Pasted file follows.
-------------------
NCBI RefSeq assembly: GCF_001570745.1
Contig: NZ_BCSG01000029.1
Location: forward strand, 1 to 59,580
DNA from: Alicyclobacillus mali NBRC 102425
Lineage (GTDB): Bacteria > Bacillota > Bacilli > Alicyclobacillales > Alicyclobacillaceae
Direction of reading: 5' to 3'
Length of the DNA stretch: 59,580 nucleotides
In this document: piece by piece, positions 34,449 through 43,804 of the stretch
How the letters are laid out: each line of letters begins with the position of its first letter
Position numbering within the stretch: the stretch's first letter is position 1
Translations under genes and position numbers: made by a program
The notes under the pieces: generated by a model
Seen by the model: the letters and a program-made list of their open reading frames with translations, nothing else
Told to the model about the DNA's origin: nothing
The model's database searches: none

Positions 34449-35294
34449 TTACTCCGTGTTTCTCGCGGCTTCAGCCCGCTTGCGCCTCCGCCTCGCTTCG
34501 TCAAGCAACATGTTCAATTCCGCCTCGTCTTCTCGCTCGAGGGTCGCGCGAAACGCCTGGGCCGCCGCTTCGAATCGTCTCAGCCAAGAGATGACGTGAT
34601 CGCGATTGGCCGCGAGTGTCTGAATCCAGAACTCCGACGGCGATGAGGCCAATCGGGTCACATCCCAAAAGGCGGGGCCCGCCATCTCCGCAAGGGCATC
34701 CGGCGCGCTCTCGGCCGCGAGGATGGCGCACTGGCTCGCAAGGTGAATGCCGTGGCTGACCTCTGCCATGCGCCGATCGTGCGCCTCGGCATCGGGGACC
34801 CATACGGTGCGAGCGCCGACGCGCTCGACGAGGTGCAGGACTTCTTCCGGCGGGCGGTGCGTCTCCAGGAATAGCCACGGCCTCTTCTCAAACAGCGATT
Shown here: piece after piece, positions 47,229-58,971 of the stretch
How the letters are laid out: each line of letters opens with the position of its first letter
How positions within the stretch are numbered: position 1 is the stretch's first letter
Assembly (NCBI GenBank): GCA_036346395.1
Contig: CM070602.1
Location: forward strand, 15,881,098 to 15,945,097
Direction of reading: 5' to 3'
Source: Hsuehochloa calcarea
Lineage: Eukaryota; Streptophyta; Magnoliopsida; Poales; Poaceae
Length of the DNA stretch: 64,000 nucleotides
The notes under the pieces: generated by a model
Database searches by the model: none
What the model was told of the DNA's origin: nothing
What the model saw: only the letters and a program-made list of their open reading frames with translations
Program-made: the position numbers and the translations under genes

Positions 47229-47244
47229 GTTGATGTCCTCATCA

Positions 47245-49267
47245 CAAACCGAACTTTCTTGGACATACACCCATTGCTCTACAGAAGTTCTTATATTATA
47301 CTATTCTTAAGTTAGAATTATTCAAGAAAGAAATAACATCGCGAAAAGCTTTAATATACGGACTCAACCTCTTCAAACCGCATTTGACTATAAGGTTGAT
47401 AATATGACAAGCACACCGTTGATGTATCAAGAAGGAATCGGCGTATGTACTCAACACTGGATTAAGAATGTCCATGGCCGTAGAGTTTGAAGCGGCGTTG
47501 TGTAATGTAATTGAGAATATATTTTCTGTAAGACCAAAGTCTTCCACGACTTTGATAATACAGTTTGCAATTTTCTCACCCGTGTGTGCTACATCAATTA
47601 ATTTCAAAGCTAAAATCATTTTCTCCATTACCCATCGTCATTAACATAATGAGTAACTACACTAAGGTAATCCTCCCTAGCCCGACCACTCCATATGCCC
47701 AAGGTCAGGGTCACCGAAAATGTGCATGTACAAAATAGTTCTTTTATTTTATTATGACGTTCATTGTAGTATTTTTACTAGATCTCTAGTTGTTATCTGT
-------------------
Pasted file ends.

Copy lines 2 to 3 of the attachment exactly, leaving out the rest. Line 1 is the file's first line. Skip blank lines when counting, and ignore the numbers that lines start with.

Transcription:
Contig: NZ_BCSG01000029.1
Location: forward strand, 1 to 59,580